When registering for classes last year, my friend Ale recommended I check out PSYC 350A-“le human sexuality class”.  This is the most comprehensive body of information on sexuality I have found to date.  Aside from being entertaining, the class replaces widespread myths with research-backed findings. So far Dr. Jason Winters has covered the hard facts about:

  • Anatomy and people’s relationship with their body
  • Attraction and arousal
  • Sexual behaviour (fantasies, masturbation, intercourse in all positions, …)
  • Sexual orientation (gay, bisexual, lesbian, queer, asexual… you name it!)
  • Relationships
  • Coming up: STIs, atypical sexuality, sex for pay, etc.

In addition to increasing my body satisfaction and confidence in my ability to successfully maintain a relationship, this class has showed me there’s a world of possibility when it comes to sexuality.

Dr. Winters is humorous and will use plain language to answer any question students dare fire away.  His epic stories never fail to give me a good laugh.  A real must for UBC students interested in learning more about sexuality, health, relationship management and well-being.  Winters tops it off by posting information about  human sexuality on his open blog for PSYC 350A.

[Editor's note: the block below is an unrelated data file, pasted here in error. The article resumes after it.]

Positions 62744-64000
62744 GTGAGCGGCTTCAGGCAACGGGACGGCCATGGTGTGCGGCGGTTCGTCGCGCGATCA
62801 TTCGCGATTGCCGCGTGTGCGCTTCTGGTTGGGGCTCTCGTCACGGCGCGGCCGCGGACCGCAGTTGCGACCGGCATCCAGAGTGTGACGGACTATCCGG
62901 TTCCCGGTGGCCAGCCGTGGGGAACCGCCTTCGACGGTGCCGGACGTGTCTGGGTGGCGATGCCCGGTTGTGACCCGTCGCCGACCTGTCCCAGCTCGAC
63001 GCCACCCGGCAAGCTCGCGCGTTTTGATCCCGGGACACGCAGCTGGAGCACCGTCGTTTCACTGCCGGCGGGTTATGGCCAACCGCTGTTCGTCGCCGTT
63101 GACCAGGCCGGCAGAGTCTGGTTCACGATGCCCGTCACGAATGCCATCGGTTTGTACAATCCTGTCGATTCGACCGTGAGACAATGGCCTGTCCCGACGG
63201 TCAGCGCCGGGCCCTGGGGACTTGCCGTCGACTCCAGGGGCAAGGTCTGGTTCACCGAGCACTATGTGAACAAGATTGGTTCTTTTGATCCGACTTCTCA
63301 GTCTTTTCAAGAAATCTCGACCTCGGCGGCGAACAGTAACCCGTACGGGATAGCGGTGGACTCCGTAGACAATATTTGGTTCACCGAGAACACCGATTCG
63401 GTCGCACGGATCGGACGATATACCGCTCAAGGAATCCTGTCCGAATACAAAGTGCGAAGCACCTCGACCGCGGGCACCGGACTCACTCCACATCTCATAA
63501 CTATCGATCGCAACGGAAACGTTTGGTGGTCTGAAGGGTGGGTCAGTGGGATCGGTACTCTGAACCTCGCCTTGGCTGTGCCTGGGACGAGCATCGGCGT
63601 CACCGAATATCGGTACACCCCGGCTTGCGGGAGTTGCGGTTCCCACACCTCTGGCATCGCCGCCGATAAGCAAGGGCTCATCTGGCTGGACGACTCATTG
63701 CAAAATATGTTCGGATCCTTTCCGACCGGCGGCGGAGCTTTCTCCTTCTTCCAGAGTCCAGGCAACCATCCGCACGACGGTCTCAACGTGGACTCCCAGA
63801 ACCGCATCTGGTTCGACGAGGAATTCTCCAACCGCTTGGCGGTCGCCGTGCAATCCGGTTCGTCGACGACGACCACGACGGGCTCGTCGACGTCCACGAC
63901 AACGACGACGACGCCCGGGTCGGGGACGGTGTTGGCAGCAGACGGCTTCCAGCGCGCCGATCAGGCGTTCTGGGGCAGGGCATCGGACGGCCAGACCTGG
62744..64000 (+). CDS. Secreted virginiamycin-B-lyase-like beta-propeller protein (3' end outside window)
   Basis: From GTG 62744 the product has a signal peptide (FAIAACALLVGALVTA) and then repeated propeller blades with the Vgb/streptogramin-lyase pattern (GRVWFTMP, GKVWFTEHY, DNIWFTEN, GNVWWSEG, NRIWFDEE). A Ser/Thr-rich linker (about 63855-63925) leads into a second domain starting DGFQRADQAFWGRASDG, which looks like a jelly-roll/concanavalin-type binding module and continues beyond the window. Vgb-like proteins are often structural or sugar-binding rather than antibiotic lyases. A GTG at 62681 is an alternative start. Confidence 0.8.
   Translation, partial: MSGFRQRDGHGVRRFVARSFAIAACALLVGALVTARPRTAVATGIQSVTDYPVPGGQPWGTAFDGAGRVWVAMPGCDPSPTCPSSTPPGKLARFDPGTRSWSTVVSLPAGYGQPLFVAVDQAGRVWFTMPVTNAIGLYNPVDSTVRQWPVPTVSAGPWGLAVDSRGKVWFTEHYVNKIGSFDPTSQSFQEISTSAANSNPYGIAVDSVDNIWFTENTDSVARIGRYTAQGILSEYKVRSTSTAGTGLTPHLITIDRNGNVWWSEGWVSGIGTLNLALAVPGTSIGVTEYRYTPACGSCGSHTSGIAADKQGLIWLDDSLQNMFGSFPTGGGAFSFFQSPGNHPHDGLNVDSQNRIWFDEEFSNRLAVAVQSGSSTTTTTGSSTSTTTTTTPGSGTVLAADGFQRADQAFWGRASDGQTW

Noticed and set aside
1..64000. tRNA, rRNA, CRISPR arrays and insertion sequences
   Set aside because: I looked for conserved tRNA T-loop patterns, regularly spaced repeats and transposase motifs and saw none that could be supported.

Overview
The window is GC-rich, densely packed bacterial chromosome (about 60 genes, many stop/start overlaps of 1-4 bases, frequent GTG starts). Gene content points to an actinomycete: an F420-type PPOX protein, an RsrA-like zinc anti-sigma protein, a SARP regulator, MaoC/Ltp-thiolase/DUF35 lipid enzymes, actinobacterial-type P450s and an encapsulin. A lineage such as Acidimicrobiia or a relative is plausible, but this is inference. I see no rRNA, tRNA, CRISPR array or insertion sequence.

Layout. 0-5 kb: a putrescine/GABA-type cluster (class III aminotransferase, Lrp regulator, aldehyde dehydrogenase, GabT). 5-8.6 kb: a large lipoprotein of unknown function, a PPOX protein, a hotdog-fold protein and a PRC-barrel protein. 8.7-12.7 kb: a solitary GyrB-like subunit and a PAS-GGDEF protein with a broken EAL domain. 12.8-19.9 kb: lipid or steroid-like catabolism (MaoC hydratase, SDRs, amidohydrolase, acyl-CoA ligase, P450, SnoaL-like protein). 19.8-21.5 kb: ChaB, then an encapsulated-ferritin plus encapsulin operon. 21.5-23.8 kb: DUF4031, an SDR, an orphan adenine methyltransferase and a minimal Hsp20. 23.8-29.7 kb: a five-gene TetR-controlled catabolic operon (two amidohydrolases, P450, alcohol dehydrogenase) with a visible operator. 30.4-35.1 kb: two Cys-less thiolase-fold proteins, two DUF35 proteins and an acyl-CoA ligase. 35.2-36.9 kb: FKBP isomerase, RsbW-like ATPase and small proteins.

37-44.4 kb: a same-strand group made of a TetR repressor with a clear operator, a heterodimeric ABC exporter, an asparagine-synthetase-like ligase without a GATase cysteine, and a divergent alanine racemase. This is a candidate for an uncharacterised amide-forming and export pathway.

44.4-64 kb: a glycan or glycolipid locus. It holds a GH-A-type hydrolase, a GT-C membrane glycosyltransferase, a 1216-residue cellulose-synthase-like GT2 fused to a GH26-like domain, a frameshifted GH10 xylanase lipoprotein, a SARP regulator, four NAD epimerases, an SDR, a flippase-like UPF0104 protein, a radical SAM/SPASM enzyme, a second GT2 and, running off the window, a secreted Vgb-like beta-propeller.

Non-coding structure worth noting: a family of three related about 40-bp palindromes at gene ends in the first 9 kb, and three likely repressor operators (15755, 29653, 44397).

Healthy Minds Tip: Safer Sex

Man looking shocked
Image Credit: Student Communications Services

Did you know that condoms were believed to have been invented by the Egyptians in 3000 B.C.?  Although safer sex products have been around for thousands of years, today they remain the best way to protect yourself against sexually transmitted infections or STIs. When used properly, in fact, male condoms and female condoms are approximately 97 and 95% effective respectively. Oral (or dental) dams are also a simple and effective way to prevent the spread of STIs during oral sex.